Stopping sport or adapting the physical activities help to limit (and sometimes remove) pain. It is probably the most difficult recommendation for the patient to accept, above all if he is young and athletic. Nevertheless, he needs to reduce his practices at least temporarily, in order to well understand the link between the physical activity and the symptoms.
If pain is relieved, the question of surgery will be asked differently. Shall we opt for an intervention in the only aim to resume sports, which we know is part of worsening the ankle’s function in a long term?
Custom-made orthopaedic insoles may contribute to the relief as mechanical forces are reorientated. The heel’s position changes in the shoe and thus talar damaged cartilage saved from weight bearing.
Finally, joint injections must be tried. Cortisone derivatives are injected under the control of an X-ray. Their high anti-inflammatory properties may help to reduce pain, even if it’s for sure they won’t remove the TDL. In order to reduce the number of injections they are performed simultaneously with the arthro-CT for which an injection is also needed.
Before inquiring about the surgical options, we have to keep in mind that to date no solution is able to achieve an anatomical regression of the TDL. At best is the TDL stopped in its evolution, which is the only aim of the intervention.
The main procedure in the treatment of a TDL is the arthroscopic curetage. The arthroscopy is a surgical technique in which the surgeon works through small orifices. He surgeon uses miniaturized instruments under the control of an image captured by a camera inserted trough one of the scars. The TDL is removed up to reaching healthy bone.
This treatment doesn’t consist in restoring a normal anatomy but in removing the TDL which leads to the reconstitution of a healthier bone. As for the cartilage, it’s replaced by a “cartilage-like” scar tissue with different mechanical proprieties. This is why the long-term joint’s degradation still goes on after surgery, event if pain is temporarily relieved.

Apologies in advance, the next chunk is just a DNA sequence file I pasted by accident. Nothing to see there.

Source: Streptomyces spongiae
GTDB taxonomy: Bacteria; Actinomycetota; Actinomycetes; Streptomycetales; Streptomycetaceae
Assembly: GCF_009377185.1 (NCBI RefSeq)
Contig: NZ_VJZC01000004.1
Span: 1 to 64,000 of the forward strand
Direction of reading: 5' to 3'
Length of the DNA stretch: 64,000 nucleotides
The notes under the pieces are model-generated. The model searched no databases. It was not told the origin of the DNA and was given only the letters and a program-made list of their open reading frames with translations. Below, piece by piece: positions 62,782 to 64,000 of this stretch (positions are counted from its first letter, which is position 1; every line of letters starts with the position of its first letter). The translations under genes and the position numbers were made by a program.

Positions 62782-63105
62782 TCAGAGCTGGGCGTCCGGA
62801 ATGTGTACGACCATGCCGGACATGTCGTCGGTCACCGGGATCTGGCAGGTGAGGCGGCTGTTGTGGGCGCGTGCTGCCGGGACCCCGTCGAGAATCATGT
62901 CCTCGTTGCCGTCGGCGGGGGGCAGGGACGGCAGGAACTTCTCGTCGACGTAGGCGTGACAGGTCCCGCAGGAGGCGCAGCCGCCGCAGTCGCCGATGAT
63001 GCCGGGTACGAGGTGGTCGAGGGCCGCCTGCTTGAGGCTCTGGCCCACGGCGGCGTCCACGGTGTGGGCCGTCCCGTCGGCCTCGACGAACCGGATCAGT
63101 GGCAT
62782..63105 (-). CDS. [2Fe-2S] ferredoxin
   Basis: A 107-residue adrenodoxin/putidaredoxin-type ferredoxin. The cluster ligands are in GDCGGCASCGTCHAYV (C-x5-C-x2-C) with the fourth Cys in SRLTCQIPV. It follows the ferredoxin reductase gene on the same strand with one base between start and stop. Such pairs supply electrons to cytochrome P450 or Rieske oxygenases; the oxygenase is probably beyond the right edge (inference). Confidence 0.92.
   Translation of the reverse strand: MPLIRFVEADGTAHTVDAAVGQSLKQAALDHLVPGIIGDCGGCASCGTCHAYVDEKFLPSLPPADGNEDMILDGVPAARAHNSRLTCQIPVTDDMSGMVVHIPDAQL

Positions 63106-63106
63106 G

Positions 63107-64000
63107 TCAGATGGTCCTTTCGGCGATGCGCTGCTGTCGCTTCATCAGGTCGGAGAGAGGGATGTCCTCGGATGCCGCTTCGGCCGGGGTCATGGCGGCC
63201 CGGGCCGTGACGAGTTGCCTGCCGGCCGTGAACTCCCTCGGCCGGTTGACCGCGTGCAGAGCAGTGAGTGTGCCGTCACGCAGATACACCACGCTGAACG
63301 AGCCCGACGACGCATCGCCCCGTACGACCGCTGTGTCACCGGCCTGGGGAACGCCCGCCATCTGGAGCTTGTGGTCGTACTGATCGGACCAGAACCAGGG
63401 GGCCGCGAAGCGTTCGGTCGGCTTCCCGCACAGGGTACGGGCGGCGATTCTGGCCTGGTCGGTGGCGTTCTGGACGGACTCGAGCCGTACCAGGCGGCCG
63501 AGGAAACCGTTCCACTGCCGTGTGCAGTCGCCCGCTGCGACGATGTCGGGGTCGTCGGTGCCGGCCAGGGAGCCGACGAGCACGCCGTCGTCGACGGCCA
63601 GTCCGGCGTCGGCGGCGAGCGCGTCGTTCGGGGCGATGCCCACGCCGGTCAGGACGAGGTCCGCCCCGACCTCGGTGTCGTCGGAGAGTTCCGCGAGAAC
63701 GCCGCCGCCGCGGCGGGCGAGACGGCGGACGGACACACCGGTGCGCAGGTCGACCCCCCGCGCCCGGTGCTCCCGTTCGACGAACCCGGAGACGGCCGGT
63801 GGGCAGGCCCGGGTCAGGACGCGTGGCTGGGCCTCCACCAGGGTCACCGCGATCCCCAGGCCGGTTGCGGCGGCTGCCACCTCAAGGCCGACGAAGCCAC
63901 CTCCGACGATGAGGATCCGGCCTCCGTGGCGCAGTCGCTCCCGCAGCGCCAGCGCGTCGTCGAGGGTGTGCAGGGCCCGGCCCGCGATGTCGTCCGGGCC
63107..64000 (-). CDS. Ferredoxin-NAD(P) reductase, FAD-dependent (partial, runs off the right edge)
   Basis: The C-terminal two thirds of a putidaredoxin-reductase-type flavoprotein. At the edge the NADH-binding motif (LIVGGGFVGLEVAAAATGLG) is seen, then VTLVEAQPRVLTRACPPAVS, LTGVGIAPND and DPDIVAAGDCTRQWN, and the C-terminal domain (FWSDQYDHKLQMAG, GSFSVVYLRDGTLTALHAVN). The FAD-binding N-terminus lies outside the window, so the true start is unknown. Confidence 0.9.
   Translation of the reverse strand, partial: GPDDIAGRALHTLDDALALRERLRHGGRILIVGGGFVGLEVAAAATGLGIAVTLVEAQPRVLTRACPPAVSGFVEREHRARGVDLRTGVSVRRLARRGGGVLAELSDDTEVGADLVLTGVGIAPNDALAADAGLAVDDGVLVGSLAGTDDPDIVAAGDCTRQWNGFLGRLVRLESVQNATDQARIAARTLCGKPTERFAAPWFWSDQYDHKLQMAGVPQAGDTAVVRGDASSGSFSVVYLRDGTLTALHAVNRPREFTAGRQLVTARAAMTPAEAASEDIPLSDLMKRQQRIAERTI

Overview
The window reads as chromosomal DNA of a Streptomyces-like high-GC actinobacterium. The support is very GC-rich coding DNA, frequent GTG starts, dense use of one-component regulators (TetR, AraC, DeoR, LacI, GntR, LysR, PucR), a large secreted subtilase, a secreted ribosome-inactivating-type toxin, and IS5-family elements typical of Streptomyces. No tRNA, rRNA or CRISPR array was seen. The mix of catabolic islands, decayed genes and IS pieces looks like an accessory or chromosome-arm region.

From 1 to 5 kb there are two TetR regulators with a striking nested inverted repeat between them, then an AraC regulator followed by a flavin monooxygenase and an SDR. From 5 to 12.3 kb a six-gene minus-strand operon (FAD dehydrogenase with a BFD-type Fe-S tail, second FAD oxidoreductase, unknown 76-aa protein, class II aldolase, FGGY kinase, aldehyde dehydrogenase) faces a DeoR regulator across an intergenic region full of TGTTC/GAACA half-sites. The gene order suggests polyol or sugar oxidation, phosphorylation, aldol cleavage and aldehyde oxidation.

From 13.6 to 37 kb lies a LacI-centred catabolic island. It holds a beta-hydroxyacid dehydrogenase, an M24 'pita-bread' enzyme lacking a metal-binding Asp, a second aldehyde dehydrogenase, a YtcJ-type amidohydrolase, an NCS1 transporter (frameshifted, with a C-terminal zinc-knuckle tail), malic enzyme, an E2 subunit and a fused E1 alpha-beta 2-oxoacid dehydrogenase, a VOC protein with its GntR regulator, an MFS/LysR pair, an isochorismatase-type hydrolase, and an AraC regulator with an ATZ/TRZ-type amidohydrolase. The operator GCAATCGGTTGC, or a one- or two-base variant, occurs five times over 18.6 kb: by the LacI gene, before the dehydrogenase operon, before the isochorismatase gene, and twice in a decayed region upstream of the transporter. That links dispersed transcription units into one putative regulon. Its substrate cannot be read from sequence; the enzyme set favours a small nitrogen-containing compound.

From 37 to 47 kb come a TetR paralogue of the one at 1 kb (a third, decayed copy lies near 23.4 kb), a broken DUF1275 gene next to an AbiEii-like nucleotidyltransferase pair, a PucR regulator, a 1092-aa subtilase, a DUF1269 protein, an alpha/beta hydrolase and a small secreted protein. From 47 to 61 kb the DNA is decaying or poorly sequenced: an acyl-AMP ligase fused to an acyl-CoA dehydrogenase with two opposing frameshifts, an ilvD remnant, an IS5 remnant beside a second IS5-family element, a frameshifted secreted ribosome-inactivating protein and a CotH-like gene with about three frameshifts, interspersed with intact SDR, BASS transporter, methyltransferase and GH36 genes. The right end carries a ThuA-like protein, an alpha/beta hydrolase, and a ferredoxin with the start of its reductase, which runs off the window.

After the intervention, weight bearing is immediately allowed and crutches may be useful for comfort. Resuming usual activities can be planned after 6 weeks postoperative.
Another surgical option is called mosaicplasty. A fragment of bone and cartilage is transferred from the knee to the ankle where the TDL is located. The knee harvesting area is chosen where it won’t be lacking after surgery.
The talar reveiver area is prepared and the TDL removed. A hole is drilled in the talus and the graft impacted in it to fill it entirely. In large surface TDLs several grafts are needed so that the whole surface is covered. The final aspect looks like a mosaic, hence the name of the technique.
Mechanically, the graft is not stabilised by hardware. It’s impacted into the talus, like a nail in a wall. It holds in place since bone is in contact with its entire circumference. Yet, in the most frequent cases, the TDL is located at the edge of the talus, where the bone becomes from horizontal to vertical. A drilling would take away the talar edge and the graft stability would then be compromised. A mosaicplasty is then impossible. This rule also applies in the lateral TDLs. This is the reason why this technique is reserved for TDLs located far from the talar edges. It is the case of authentic osteochondritis lesions, which are often at the center of the talar dome but remain exceptional.
After the surgery, no ankle immobilisation is prescribed but weight bearing is forbidden for 6 weeks, the time to graft integration.
Despite this reconstruction, the anatomy cannot be considered as back to normal. The patient shouldn’t believe in a “magical” surgery. To date no study has proved that the evolution towards arthritis could be stopped.